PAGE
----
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Shoshone, Kootenay and Crow

Three other tribes no longer have a presence in Alberta and, unlike the Gros Ventre, appear never to have had close alliances with tribes which are still here. The Kootenays generally lived west of the Rockies but one band, the Tuna'xe, had also lived in Alberta. Missionary Robert Rundle reported the Kootenays may have been pushed west by the Blackfoot although, in the generation that followed, they came out to the plains once or twice a year to hunt buffalo. "By 1807 the Kootenay definitely had withdrawn from the Canadian plains and that year David Thompson crossed the mountains to find them" (Milloy, p.13).

As described in the section on Pikuni, it may have been the result of Thompson establishing a Kootenay trading post which gave the Kootenay access to guns thereby making it possible to return west on an equal footing with other plains tribes.

There are four official place names of Kootenay origin in Alberta. The Kootenay Plains, west of Rocky Mountain House, were named apparently because the Kootenay Indians would assemble there annually to deal with fur traders from the Saskatchewan River forts (DB).

South Kootenay Pass, in the southwest corner of the province, is a difficult route across the Rockies but was the most direct way back to the buffalo hunting grounds after the Kootenay had been pushed west (DB). Akamina Pass is also of Kootenay origin. It seems the addition of the English generic (pass) was unnecessary as we are told that the Kootenay word "Akamina" means "pass." It is located just south of South Kootenay Pass in Waterton National Park (DB).

Koknee, a former locality seventeen kilometres southeast of Vermilion, was a misrepresentation of the Kootenay word "Kokanee" meaning "Red Fish." For some reason the name was adopted by a local school board and then by the post office which existed from 1936--1960 (DB).

The Crow Indians were also said to be chased out of Alberta (south) by the Blackfoot although both tribes are said to have raided each other's reserves even after the 18805. There appears to be only one official Alberta place name referring to the Crow. Crow Indian Lake, seventy kilometres southeast of Lethbridge. However Etzicom Coulee, southeast of Lethbridge, and the hamlet of Etzicom, Sixty-seven kilometres southwest of Medicine Hat were previously known by a Blackfoot name meaning "Crows' springs."

Six other names could be said to originate with the Crow if a link was found between them and the name "Crowsnest," as in the creek, lake, mountain, ridge, river and pass. The data base refers to a MacLean's Magazine article of 1928 which offers the theory that a group of Crow Indians raided Blackfoot territory and were chased back through the mountains. The Blackfoot are said to have cut off the Crows and killed them at what is now Crowsnest Pass. However, we are also told it is just as likely the pass was named for the crows or ravens in the area.

The Shoshone (also called the Snake Indians) are of Uto-Aztecan linguistic stock. It is believed they occupied southern Alberta for some time before the alleged surge of Cree into the west in the 1700s (Russell, p. 6). It is conjectured that the Shoshone introduced horses to Alberta11 and used them to military advantage chasing the Blackfoot tribes northeast where they remained until the acquisition of guns allowed them to push the Shoshone back south.12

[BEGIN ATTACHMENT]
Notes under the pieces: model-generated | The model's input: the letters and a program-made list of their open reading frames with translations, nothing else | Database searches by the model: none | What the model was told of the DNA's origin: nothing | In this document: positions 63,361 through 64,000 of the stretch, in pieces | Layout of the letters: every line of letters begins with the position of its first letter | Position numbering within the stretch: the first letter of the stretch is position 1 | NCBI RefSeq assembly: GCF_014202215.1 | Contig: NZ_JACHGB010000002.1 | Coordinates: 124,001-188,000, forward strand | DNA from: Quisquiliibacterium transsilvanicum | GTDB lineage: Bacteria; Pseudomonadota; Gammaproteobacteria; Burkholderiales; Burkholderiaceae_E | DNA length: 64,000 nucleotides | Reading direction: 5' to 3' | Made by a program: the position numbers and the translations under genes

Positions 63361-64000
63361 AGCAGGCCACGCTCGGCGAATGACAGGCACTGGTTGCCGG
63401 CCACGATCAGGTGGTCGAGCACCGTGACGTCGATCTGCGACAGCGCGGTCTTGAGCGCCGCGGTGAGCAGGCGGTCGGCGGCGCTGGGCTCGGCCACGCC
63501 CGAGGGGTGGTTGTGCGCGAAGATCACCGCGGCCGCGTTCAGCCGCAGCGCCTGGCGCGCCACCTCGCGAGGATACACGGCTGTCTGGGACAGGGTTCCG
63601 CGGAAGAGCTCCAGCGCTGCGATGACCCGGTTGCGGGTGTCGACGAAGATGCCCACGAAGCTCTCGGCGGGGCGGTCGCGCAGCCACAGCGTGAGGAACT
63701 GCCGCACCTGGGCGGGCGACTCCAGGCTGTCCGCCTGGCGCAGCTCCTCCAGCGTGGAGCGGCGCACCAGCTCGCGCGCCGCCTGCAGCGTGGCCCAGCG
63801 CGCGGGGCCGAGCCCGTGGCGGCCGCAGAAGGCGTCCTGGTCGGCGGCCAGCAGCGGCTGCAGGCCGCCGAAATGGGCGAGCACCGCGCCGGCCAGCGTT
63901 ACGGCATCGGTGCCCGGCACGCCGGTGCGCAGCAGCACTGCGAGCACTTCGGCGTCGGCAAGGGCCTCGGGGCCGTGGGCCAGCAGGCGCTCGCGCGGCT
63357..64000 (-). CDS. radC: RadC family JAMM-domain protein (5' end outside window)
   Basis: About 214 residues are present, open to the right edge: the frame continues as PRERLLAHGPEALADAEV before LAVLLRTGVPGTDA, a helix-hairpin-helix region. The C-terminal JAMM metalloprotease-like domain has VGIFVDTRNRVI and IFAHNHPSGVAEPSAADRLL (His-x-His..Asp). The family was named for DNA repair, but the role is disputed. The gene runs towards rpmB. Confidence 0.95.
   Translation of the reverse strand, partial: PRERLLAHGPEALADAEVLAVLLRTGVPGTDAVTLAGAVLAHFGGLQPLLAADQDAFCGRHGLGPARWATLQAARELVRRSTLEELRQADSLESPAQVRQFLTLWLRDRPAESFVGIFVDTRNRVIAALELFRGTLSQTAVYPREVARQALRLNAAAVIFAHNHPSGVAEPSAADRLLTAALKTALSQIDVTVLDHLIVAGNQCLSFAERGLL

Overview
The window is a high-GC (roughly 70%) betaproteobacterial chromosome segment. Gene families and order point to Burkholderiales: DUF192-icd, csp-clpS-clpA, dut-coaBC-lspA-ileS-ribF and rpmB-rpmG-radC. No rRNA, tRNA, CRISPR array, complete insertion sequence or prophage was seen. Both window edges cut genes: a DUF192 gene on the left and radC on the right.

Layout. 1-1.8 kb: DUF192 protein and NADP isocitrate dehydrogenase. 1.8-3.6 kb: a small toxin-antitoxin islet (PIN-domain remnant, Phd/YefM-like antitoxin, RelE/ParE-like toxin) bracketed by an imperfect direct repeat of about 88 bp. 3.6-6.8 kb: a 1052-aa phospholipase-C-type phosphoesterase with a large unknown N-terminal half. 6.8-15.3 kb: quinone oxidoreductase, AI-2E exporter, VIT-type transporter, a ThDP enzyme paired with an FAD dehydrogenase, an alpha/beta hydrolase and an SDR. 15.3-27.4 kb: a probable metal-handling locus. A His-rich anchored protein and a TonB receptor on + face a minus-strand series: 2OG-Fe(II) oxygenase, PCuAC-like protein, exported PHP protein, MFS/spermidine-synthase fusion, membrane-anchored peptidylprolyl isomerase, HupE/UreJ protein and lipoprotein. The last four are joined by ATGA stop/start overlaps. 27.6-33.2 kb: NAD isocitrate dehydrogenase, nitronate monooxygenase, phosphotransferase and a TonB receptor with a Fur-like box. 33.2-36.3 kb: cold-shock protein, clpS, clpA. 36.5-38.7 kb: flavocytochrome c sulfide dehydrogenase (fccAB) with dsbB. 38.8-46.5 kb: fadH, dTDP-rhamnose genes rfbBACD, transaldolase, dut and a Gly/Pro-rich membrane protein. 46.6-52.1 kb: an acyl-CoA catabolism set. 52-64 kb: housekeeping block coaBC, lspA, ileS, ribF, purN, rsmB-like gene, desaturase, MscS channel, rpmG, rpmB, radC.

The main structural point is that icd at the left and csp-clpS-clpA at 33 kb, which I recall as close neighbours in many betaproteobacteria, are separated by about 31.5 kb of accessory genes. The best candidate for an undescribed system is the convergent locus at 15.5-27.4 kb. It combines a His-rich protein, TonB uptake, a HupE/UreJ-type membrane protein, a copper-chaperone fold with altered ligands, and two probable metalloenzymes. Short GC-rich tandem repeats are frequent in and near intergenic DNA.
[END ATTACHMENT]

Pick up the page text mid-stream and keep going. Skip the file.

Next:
Dempsey says that by the time fur traders arrived on the North Saskatchewan in the 1780s, the Shoshone had already retreated to their "historical" territory in Idaho. Wyoming and Nevada. Milloy writes that, without guns, the Snake were kept from the plains and relegated to the mountains while competing tribe's hunted buffalo. "Thus the Snake remained weak, ineffectual opponents, increasingly unable in the second half of the eighteenth century to hold back the southwestern thrust of the Blackfoot" (Milloy, p. 9).

"But it seems quite definite that between 1787 and 1805 the Snake withdrawal was completed ... The Snake allies, the Kootenay, seem to have retreated into the mountains in the same period" (Milloy, p. 12).

There are three official Alberta place names referring to the Shoshone. They include Snake Indian Mountain, seventy-four kilometres northwest of Jasper, which carries with it the legend that a group of Snake Indians were killed by Assiniboines there around 1810. At the time Snake Indians may have occupied territory north of Jasper House (DB). Snake Indian Pass and Snake Indian Falls are at the same location. Alberta also has two Snake Creeks and a Snake Hills but none of these are said to be named after the tribe.

Dempsey says "neither the Shoshoni, Kootenay nor Crow have any strong traditions about living in southern Alberta, so their period of residence in the area may have been of relatively short duration."

Notes

11.In 1878 an elderly Indian told Davtd Thompson of seeing his first horse when in his early 20s.

12."Prior to Cree penetration into the Saskatchewan River area, the Blackfoot had been driven out of southern Alberta by the Snake," (Milloy, p. 6). Saukamapee referred to Snake horses. "Misstutin" (big dogs), used against the Blackfoot in battle in 1732. However, he said the Blackfoot were helped by some Cree whose guides helped route the Snake (Milloy, p. 7).


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